What is Chile known for?
- Chile, country situated along the western seaboard of South America.
- It extends approximately 2,700 miles (4,300 km) from its boundary with Peru, at latitude 17°30′ S, to the tip of South America at Cape Horn, latitude 56° S, a point only about 400 miles north of Antarctica.
- A long, narrow country, it has an average width of only about 110 miles, with a maximum of 217 miles at the latitude of Antofagasta and a minimum of 9.
- 6 miles near Puerto Natales.
- It is bounded on the north by Peru and Bolivia, on its long eastern border by Argentina, and on the west by the Pacific Ocean.
- Chile exercises sovereignty over Easter Island, the Juan Fernández Archipelago, and the volcanic islets of Sala y Gómez, San Félix, and San Ambrosio, all of which are located in the South Pacific.
- Chile also claims a 200-mile offshore limit.
- The capital is Santiago.
Chile has so much to offer, here are some of the things Chile is known for.
Parque Nacional Torres del Paine
Some rites of passage never lose their appeal, so strap on that heavy pack and hike through howling steppe and winding forests to behold these holiest-of-holy granite mountain spires. Las Torres may be the main attraction of its namesake park:, but this vast wilderness has much more to offer. Ice-trek the sculpted surface of Glacier Grey, explore the quiet backside of the circuit, kayak the calm Río Serrano or ascend Paso John Gardner for gaping views of the southern ice field.
Chasing Big City Culture
Santiago: is the center of the nation’s cultural and intellectual universe. Dig the poetry of Pablo Neruda’s home, La Chascona, a tribute to the surrealist’s affection for the wild-haired lover who would become his third wife. Mainstream museums such as the Museo Nacional de Bellas Artes and the Museo de Arte Contemporáneo are worth popping into, before you widen your optics to discover the hard-charging underground arts scenes in Barrios Brasil, Lastarria and Bellas Artes.
Moai of Easter Island
The strikingly enigmatic moai (large anthropomorphic statues) are the most pervasive image of Easter Island (Rapa Nui). Dotted all around the island:, these massive carved figures stand on stone platforms, just like colossal puppets on a supernatural stage. They emanate mystical vibes and it is thought that they represent clan ancestors. The biggest question remains: how were these giant statues moved from where they were carved to their platforms? It's a never-ending debate among specialists.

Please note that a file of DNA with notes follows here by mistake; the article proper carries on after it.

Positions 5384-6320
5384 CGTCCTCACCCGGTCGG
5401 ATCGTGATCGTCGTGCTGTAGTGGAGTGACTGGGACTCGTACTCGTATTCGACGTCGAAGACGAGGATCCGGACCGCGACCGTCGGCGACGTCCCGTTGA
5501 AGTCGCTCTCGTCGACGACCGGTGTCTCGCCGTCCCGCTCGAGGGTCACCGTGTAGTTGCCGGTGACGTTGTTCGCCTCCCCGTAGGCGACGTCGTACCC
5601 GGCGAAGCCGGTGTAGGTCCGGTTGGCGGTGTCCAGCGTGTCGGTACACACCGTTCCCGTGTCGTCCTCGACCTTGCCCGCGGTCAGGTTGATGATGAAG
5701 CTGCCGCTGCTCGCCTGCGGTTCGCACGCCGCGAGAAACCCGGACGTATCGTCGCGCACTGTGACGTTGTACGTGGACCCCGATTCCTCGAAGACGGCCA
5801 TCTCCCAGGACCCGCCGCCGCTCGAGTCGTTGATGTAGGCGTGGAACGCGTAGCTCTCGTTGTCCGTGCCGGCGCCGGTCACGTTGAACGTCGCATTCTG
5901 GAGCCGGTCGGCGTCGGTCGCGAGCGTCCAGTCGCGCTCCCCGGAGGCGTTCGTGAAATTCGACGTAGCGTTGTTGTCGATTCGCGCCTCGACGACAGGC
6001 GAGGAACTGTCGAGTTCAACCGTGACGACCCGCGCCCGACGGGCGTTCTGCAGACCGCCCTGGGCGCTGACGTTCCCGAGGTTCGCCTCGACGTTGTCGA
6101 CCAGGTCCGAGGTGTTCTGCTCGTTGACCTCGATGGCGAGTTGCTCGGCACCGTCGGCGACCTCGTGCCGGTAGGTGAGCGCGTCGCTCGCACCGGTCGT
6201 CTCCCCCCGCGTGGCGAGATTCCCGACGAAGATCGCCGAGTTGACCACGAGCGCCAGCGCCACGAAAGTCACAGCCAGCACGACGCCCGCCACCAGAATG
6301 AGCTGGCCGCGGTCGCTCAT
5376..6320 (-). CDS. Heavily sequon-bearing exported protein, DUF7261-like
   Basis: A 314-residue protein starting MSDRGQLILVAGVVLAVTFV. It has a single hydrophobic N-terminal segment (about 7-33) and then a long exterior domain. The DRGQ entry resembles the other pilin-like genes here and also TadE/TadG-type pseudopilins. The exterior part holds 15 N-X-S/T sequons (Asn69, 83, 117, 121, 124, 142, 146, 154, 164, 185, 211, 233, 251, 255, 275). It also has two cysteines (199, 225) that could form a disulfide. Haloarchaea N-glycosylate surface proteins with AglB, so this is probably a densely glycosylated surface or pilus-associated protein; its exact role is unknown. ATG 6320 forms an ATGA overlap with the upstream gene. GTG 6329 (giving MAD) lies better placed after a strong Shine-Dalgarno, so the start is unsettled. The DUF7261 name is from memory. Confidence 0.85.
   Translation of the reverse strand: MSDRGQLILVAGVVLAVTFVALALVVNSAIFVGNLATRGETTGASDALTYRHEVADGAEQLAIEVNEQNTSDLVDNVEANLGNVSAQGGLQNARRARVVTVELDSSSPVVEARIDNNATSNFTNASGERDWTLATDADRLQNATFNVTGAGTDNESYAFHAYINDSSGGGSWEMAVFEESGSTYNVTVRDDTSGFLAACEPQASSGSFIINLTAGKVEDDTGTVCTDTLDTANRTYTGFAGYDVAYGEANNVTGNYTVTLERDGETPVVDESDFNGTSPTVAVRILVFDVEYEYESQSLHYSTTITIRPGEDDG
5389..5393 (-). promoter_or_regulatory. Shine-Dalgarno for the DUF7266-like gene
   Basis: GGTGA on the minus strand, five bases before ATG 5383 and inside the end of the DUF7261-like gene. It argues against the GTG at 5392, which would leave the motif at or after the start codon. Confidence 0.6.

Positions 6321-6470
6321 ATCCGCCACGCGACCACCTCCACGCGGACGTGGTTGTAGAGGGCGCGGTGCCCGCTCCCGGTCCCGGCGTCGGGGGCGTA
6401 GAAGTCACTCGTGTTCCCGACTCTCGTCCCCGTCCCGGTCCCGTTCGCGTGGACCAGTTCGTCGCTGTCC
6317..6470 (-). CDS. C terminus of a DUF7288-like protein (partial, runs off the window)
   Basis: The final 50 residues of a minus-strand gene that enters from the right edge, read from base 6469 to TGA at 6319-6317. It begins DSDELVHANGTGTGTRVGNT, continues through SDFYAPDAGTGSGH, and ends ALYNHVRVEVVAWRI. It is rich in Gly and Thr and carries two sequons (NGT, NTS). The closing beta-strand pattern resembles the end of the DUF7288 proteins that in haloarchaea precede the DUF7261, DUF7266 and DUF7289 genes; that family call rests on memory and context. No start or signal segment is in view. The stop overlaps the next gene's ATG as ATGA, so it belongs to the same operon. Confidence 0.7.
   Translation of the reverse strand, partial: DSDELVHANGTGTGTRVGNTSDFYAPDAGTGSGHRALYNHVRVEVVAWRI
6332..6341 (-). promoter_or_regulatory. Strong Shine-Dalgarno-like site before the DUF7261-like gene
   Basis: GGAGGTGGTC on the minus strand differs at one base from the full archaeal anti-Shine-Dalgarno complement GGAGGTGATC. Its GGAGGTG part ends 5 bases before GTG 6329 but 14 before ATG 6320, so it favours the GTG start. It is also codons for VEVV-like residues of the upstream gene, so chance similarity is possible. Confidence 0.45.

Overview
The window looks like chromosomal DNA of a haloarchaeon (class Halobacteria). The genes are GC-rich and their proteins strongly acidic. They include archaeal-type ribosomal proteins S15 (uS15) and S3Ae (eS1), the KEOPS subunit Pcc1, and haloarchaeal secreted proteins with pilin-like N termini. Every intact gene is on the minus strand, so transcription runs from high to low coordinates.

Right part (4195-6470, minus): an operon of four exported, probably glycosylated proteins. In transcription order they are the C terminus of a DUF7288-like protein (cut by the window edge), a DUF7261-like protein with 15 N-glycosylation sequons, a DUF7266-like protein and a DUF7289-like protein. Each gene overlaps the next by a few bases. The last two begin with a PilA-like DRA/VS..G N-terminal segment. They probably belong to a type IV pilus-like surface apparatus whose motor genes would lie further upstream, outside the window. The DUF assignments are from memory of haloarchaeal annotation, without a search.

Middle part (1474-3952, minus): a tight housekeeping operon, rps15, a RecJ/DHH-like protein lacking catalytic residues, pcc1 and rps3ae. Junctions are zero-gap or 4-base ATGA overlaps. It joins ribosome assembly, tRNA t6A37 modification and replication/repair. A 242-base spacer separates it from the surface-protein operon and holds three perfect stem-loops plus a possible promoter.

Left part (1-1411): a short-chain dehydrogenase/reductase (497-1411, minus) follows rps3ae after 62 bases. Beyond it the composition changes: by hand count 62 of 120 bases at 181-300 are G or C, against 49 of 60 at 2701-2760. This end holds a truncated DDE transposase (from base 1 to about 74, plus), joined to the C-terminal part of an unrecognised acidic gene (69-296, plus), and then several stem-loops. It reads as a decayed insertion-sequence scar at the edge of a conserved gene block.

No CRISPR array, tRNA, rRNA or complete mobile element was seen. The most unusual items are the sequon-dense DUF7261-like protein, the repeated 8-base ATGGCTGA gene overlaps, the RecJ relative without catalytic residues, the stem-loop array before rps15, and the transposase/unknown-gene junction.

North Coast Surfing
Hit the potent tubes in northern Chile's duo of surf capitals, Iquique and Arica:. Surfers come in droves year-round for the consistent swell and a string of perfect gnarly reef breaks that break close to the desert shore. We're talking huge, hollow and nearly all left waves of board-breaking variety, especially in July and August when hard-core surfers storm the coast. But do bring booties and wetsuits – the shallow reefs are full of urchins and the water is cold, courtesy of the Humboldt Current.
Churches of Chiloé
No matter how many European cathedrals, Buddhist monasteries or Islamic mosques you have seen, Chiloé's 16 wooden Unesco World Heritage–listed churches: will be unlike any previously encountered. Each is an architectural marvel marrying European and indigenous design, and boasting unorthodox colors and construction. Built by Jesuit missionaries working to convert pagans to Catholicism, these 17th- and 18th-century cathedrals' survival mirrors the Chilote people's own uncanny resilience.
Big round cabernets and Carmeneres are the signature varietals of the Colchagua Valley:, a scorched parcel of earth that has become Chile’s premier wine-tasting region. Oenophiles and gastronomes will be entranced by the epicurean delights of the valley’s tony wineries, bistros and posh lodgings. For floral whites and mass-production reds, head just outside Santiago to visit the wineries of the Casablanca and Maipo Valleys, before traveling further south for a few heady but unpretentious reds in the Maule Valley.
Swooning over Valle de la Luna
See the desert don its surrealist cloak as you stand atop a giant sand dune, with the sun slipping below the horizon and multicolored hues bathing the sands, all with a backdrop of distant volcanoes and the rippling Cordillera de la Sal. In Valle de la Luna:, the moment the color show kicks in – intense purples, golds, pinks and yellows stretch as far as your eye can see – you'll forget the crowds around you, all squeezing in to catch sundown in the valley.
Spend a few languid days in the lush Elqui Valley: and you'll start to wax lyrical, or even channel the late Nobel Prize–winning poet Gabriela Mistral who grew up in these parts. Infused by poetry, pisco, pretty villages and star-sprinkled night skies, this is a wholesome land of spiritual retreats, ecofriendly inns, hilltop observatories and artisanal distilleries of the potent little grape. Sample food cooked solely by sun rays, get your aura cleaned, feast on herb-infused Andean fusion fare and ride the valley's mystic wave.
La Araucanía's National Park Trifecta
Sur Chico: boasts seven national parks, none more otherworldly than Reserva Nacional Malalcahuello-Nalcas and Parque Nacional Conguillío, whose charred desertscapes were born from volcanic eruptions, those of the magnificent volcanoes Lonquimay and Llaima among them. In ski season it's a wonderland of powder bowls and blue skies. Then there's Parque Nacional Tolhuaca, flush with araucarias and intensely hued lagoons. This stunning trifecta – easily accessed via a base along the road to Lonquimay – is a microcosm of all that's beautiful about Sur Chico.
Skiing the Andes